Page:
And mom was supposed to be there. She told her the night before that she would be there. We saved her two spots. We called multiple times, leaving several messages that morning. We prayed and prayed that she would get there. And she didn’t. This is so how these precious lives go… an incredible thing (getting baptized) hand in hand with such a tough, gut wrenching, sad thing (false promises, disappointment, failure). It just breaks my heart. I wanted nothing more than for her mom to share in this amazing joy. Yet she didn’t.

This girl though… she is resilient. She was sad, of course, but she moved on. And we celebrated with our close friends who are more like family. Community is a beautiful thing and our girls saw that this weekend. They notice and they comment on it. And they love it.


One thing I still can’t get used to with fostering is all the instant changes. Literally, in an instant, your life can, and will change. Granted, the changes we go through are typically nothing compared to what the kiddos go through, but they are still life changing.

Every time the phone rings with the 503-646-XXXX number, my heart races. It’s DHS. Do they have another placement? Has something changed in our girls’ cases? Did I miss an appointment? I mean there are about 2,304 appointments all the time, so it’d be understandable if I did. We do get lots of normal calls from DHS though. Our beloved case worker of our oldest girls’ case is amazing, and she is GREAT with communication.

But still… Every phone call is an adventure.

Today’s phone call made our lives turn in a way that was completely unexpected.

We’ve had our 9 year old since July. She is amazing. She is the definition of joy. She is always, always smiling. She is loud, caring, and enjoys and THRIVES being in our family. She has made incredible growth being with us. In fact, her therapist is pushing to “graduate” her from counseling because she’s doing so well. AND she is getting baptized this Sunday!! We (us and our co-parent, DHS) have a long term plan for her where she will transition to a distant relative that is dedicated to being a long-term placement for her and her brother. But the plan was she would transition after her brother transitions and works through anything he needs to with his transition (he has major behavioral issues). We all were thinking it would be about 6 months, realistically.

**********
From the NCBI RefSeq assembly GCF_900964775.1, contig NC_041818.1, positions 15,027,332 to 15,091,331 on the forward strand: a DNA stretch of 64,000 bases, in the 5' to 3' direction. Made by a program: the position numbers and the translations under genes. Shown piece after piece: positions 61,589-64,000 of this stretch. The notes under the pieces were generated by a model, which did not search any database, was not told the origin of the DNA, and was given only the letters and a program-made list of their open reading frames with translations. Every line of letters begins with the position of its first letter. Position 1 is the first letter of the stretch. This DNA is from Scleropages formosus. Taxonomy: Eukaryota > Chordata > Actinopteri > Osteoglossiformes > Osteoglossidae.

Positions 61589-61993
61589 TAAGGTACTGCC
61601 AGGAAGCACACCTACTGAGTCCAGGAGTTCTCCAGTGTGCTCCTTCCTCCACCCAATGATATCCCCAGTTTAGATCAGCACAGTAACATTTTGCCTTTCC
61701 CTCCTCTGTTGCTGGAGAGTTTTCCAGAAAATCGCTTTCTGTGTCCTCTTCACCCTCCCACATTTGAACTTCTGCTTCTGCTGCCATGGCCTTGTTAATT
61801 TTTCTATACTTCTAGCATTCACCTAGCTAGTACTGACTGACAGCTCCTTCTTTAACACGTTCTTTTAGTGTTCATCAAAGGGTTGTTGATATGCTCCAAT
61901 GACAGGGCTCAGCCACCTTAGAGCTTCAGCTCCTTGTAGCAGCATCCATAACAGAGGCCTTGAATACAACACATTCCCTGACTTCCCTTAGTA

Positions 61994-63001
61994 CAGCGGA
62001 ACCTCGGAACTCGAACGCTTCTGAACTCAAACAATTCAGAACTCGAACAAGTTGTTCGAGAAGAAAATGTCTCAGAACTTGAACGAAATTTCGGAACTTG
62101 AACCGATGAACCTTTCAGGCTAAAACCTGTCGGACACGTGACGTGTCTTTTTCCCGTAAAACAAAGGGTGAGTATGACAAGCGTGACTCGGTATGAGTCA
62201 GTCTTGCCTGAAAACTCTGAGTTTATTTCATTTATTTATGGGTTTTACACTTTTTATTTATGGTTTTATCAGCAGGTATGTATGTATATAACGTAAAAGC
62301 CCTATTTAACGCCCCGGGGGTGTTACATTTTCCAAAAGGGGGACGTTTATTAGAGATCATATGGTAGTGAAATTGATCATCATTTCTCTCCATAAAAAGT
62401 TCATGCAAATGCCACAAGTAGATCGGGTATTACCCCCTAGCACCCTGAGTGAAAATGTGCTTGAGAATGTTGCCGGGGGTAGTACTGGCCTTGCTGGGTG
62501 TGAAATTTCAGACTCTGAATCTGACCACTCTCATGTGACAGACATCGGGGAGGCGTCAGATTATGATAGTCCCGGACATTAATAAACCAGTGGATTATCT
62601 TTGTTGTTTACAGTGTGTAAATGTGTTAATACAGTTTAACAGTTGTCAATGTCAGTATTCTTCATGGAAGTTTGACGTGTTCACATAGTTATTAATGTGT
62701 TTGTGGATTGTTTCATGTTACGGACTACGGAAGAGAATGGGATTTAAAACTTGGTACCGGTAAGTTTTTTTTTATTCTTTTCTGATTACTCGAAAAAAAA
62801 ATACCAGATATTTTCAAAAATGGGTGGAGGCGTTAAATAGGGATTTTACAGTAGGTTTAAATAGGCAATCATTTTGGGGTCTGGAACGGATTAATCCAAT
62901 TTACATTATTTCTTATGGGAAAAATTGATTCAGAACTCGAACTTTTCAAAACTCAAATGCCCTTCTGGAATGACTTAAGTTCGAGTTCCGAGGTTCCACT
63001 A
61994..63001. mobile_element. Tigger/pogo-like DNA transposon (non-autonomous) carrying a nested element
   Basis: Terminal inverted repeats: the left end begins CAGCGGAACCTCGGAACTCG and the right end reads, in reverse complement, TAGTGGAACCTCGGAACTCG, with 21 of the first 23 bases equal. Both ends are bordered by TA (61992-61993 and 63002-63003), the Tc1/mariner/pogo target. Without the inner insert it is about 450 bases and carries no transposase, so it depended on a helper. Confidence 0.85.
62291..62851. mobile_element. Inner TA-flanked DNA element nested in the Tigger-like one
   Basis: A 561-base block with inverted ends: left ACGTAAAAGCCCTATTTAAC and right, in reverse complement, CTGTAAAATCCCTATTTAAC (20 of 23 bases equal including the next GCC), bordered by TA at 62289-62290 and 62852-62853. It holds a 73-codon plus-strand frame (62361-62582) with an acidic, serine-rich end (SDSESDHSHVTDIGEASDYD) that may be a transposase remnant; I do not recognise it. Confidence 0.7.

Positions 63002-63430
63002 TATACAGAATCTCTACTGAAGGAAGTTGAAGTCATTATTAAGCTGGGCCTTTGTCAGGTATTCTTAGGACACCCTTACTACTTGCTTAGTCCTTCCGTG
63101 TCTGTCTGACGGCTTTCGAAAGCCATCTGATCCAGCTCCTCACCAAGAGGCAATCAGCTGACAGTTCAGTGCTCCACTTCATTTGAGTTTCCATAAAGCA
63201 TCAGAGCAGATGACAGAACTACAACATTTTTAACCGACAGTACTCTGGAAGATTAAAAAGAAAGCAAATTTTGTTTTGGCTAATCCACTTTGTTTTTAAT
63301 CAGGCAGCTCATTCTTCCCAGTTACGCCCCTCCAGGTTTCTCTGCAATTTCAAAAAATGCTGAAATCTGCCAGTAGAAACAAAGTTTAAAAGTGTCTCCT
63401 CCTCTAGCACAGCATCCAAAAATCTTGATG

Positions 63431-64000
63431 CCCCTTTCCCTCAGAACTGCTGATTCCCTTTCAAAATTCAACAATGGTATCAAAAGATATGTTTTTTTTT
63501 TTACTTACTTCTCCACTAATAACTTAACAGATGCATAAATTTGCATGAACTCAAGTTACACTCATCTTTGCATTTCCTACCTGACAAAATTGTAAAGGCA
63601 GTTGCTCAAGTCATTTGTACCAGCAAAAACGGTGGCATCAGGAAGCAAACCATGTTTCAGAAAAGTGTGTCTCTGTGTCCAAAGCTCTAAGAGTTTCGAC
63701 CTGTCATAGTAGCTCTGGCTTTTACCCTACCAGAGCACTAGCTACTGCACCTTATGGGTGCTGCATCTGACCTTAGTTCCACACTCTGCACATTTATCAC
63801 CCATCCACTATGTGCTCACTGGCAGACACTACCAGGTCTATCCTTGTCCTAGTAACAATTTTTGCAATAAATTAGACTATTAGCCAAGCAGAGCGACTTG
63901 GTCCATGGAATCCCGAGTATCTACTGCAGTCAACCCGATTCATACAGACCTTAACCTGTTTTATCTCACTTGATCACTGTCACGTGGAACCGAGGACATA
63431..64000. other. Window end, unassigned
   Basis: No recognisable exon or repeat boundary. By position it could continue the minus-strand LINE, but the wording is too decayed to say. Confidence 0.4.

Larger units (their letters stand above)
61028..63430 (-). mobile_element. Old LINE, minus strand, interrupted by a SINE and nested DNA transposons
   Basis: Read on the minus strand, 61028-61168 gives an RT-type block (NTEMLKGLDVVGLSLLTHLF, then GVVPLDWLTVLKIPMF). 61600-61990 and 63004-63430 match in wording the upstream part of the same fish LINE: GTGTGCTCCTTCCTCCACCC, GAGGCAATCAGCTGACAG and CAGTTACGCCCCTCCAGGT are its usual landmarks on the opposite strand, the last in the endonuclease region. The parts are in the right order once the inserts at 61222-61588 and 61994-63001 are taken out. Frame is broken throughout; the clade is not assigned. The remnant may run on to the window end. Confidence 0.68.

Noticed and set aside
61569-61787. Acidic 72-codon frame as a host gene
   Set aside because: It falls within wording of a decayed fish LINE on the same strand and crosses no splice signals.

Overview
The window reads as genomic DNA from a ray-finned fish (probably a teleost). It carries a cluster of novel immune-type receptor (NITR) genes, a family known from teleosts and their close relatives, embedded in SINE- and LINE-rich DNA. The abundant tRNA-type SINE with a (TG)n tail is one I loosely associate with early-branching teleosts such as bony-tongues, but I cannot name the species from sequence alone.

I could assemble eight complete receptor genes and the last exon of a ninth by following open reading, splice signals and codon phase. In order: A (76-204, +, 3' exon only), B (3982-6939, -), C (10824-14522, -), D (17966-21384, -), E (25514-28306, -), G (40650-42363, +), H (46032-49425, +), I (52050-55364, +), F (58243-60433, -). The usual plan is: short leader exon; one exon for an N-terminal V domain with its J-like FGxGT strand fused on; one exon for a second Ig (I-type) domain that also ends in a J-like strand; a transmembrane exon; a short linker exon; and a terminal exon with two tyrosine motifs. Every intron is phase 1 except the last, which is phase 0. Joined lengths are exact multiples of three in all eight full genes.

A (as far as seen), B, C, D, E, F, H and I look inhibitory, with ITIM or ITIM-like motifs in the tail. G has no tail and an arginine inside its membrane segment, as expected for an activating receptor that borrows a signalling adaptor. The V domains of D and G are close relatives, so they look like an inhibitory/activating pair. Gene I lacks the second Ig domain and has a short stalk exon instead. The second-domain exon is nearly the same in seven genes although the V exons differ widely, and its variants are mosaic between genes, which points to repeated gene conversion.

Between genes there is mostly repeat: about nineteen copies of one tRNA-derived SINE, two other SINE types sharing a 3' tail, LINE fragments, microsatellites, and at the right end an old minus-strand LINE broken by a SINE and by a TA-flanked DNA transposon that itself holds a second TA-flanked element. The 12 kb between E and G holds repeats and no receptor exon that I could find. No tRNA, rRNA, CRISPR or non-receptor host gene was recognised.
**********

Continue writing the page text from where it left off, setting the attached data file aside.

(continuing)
Then the phone rang.

And now we have 20 days.

Her case worker read through policy and found that because it’s an out of state placement, and because we have the involvement of ICPC (because it’s an out of state placement), both kids must be placed in the home within 20 days. And her brother is starting his transition now.

So now things are different. Now we have to speed everything WAY up.

Now we have to disrupt this little girls life in a way she is NOT expecting.